CANADA STOCKS-TSX edges up in muted trade after jobs data

Fri Oct 5, 2012 11:01am EDT
 
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* TSX up 27.39 points, or 0.22 pct, at 12,475.07
    * Financials rally, energy and gold shares lag

    By Claire Sibonney
    TORONTO, Oct 5 (Reuters) - Toronto's main stock index rose
to a two-week high on Friday as unexpectedly strong North
American jobs data supported demand for riskier assets.
    The U.S. unemployment rate dropped to a near four-year low
of 7.8 percent in September, a potential boon to President
Barack Obama's reelection bid. 
    In Canada, the economy added 52,100 jobs in September, more
than five times the consensus figure analysts had expected, and
bolstering the Bank of Canada's case for an eventual interest
rate rise. 
     Still, the advance in stocks was modest, and trading
choppy, with strength in financials offset by weakness in
commodity shares as investors hesitated to place big bets ahead
of an extended weekend in Canada and the United States. 
    On Monday, Canadian markets will close for Thanksgiving,
while U.S. government offices and some financial markets will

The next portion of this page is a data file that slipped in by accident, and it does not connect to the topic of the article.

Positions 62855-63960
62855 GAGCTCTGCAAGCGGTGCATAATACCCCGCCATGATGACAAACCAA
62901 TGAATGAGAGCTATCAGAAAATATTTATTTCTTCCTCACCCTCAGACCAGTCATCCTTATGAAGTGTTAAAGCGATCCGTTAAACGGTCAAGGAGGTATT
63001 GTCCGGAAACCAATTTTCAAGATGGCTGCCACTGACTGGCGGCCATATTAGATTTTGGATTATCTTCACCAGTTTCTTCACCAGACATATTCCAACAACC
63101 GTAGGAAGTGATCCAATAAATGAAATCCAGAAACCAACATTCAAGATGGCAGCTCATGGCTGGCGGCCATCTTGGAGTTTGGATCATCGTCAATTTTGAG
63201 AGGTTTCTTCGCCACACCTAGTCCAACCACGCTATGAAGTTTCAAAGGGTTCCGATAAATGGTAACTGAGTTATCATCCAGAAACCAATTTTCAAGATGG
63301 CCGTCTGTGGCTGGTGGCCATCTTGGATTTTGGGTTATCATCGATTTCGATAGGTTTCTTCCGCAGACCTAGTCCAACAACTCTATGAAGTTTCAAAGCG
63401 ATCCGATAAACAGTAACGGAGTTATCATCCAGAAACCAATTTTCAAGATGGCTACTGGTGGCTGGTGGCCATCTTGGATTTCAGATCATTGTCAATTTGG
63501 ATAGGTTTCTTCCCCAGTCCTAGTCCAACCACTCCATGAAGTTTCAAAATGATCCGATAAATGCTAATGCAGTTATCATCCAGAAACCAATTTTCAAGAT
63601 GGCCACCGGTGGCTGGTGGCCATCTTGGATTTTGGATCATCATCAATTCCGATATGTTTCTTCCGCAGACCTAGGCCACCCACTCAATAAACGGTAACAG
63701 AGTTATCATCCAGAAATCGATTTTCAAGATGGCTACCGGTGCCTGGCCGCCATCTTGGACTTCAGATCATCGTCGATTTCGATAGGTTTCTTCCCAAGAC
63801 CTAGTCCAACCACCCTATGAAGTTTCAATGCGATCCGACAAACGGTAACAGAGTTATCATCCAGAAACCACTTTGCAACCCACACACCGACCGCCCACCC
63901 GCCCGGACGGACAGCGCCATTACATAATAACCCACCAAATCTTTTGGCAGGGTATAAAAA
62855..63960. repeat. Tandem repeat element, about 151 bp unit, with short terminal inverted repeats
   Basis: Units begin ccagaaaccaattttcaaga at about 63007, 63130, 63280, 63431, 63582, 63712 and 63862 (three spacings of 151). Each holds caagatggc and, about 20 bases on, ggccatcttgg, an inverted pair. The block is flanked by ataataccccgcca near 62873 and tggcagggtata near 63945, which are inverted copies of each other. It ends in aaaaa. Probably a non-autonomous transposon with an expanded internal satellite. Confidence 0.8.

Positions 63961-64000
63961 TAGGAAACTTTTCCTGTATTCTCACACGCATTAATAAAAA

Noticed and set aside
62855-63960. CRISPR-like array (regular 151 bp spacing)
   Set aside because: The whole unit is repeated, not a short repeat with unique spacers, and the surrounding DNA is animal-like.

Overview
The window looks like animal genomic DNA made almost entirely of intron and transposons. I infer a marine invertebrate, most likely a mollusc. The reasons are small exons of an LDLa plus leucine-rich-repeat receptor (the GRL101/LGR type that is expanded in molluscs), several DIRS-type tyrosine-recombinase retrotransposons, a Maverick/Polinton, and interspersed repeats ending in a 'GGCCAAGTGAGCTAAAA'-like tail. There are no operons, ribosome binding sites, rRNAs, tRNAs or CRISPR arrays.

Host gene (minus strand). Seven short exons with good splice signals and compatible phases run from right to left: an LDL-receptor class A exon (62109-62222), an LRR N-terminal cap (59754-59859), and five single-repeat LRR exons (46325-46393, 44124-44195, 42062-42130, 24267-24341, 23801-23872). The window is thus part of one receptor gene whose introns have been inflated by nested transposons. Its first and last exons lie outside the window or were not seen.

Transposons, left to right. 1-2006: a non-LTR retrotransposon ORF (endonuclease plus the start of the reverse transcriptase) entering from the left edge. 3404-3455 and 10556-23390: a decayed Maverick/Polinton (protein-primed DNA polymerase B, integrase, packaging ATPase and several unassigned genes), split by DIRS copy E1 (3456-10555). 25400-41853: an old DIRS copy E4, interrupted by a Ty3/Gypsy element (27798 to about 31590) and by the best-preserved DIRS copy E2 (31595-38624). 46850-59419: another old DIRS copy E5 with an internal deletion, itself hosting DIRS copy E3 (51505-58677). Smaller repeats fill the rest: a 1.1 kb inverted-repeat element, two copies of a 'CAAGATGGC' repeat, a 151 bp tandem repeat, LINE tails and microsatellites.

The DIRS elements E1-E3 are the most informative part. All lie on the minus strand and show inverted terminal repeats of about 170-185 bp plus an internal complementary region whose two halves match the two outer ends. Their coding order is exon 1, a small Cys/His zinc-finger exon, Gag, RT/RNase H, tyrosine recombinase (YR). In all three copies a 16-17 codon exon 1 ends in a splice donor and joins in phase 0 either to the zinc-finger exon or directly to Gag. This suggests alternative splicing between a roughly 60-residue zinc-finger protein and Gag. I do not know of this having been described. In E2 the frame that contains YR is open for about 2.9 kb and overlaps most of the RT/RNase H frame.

close for Columbus Day.
    "The market has acted well and the only reason that it might
be muted a little bit is because of the long weekend here and in
the U.S. and people not wanting to carry positions for three
days," said John Kinsey, portfolio manager at Caldwell
Securities.
    Among the top gainers, Manulife Financial rose 2.1
percent to C$12.44, Royal Bank of Canada was up 0.6
percent to C$57.87 and Toronto-Dominion Bank  added 0.5
percent to C$82.34.
    Kinsey said Canadian banks are seen by many investors as a
safe-haven on the index dominated by both financials and
resources.
    "Last quarter, all the five major banks increased their
dividends, so that's obviously a good sign," said Kinsey. "They
wouldn't do that if they didn't think that going forward wasn't
going to be reasonable, and yields are pretty good."
    At 10:37 a.m. (1437 GMT), the Toronto Stock Exchange's
S&P/TSX composite index was up 27.39 points, or 0.22
percent, at 12,475.07.
    Energy and gold mining shares were the main laggards as oil
and gold prices fell.  
    Canadian Natural Resources was down 0.6 percent to
C$30.51, Yamana Gold slipped 1.4 percent to C$18.94 and
Kinross Gold lost 1.8 percent to C$10.69.